Press contact: Audrey Fischer (202) 707-0022
February 2, 2009
Library of Congress Appoints Interpretive Programs Officer
William "Jake"Jacobs has been appointed chief of the Interpretive Programs Office (Interpretive Programs Officer).
"I am so pleased that Jake Jacobs has joined the Library as Interpretive Programs Officer," said Associate Librarian for Library Services Deanna Marcum. "His broad range of experience at various Smithsonian Institution museums over 28 years is a great boon for us, especially with the opening of the Capitol Visitor Center and the renewed emphasis on exhibitions here at the Library."
Jacobs earned advanced degrees in art history and in architecture and industrial design from the University of Minnesota and the Rhode Island School of Design, respectively.
As an exhibition designer for the Smithsonian Institution for nearly three decades, he has designed exhibitions ranging in size from small traveling displays to major permanent galleries. As the chair of the Exhibits Design Division at the Smithsonian Institution’s National Air and Space Museum (NASM), he was responsible for planning and designing all exhibitions. This included the 250,000-square-foot Steven F. Udvar-Hazy Center, which is the Smithsonian National Air and Space Museum’s annex at Washington Dulles International Airport in Chantilly, Va.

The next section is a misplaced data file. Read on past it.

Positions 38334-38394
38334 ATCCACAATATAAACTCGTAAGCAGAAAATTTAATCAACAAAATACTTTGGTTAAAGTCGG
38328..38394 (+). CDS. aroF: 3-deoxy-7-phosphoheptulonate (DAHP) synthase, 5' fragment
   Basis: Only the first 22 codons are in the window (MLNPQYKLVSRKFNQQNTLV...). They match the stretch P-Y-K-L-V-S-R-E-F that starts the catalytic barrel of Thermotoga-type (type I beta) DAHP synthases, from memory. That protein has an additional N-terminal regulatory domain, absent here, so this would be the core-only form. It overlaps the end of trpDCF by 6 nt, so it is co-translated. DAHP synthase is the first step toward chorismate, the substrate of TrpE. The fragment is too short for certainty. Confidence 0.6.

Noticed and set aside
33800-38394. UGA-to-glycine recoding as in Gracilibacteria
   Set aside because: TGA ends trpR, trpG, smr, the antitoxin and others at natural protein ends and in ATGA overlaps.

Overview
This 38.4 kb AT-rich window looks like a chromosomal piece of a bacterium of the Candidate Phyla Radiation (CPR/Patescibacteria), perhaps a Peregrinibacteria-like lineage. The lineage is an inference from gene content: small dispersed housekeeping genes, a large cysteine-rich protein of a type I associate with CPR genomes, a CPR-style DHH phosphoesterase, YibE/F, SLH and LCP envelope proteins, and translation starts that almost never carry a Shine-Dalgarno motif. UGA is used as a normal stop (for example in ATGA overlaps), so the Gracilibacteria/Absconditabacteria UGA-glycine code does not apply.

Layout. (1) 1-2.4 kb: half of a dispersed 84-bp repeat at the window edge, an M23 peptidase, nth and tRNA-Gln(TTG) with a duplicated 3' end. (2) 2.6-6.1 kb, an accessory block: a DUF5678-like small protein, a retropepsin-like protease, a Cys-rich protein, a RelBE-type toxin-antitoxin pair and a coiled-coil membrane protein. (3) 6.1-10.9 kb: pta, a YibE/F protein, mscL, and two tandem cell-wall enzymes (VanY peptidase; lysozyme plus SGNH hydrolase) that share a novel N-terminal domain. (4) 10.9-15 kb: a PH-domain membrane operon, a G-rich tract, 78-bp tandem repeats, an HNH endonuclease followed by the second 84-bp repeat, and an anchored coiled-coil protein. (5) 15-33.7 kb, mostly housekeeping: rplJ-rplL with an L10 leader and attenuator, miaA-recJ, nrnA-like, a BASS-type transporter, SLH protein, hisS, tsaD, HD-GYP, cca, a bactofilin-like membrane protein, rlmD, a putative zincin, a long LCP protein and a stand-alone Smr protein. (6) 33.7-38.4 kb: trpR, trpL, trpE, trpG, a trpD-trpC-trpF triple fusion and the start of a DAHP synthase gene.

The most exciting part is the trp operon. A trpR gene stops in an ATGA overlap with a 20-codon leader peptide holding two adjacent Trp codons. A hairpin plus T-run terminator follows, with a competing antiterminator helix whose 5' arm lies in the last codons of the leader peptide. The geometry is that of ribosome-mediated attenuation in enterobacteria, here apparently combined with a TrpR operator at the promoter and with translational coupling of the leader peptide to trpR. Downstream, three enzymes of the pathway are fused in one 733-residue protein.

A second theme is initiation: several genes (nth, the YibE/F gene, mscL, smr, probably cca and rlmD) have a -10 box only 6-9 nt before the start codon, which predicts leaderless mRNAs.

Founded in 1800, the Library of Congress is the nation’s oldest federal cultural institution. The Library seeks to spark imagination and creativity and to further human understanding and wisdom by providing access to knowledge through its magnificent collections, programs and exhibitions. Many of the Library’s rich resources can be accessed through its Web site at www.loc.gov and via interactive exhibitions on a new, personalized Web site at myLOC.gov.
The Interpretive Programs Office presents the Library of Congress’s incomparable collections to the general public in an intellectually and visually compelling manner. More than 1,500 exhibitions on almost as many subjects have been mounted since the early 1940s. Many of these have been viewed locally, nationally and internationally either on-site, through the Library’s traveling exhibition program, or on its Web sites at www.loc.gov/exhibits/ and myLOC.gov.
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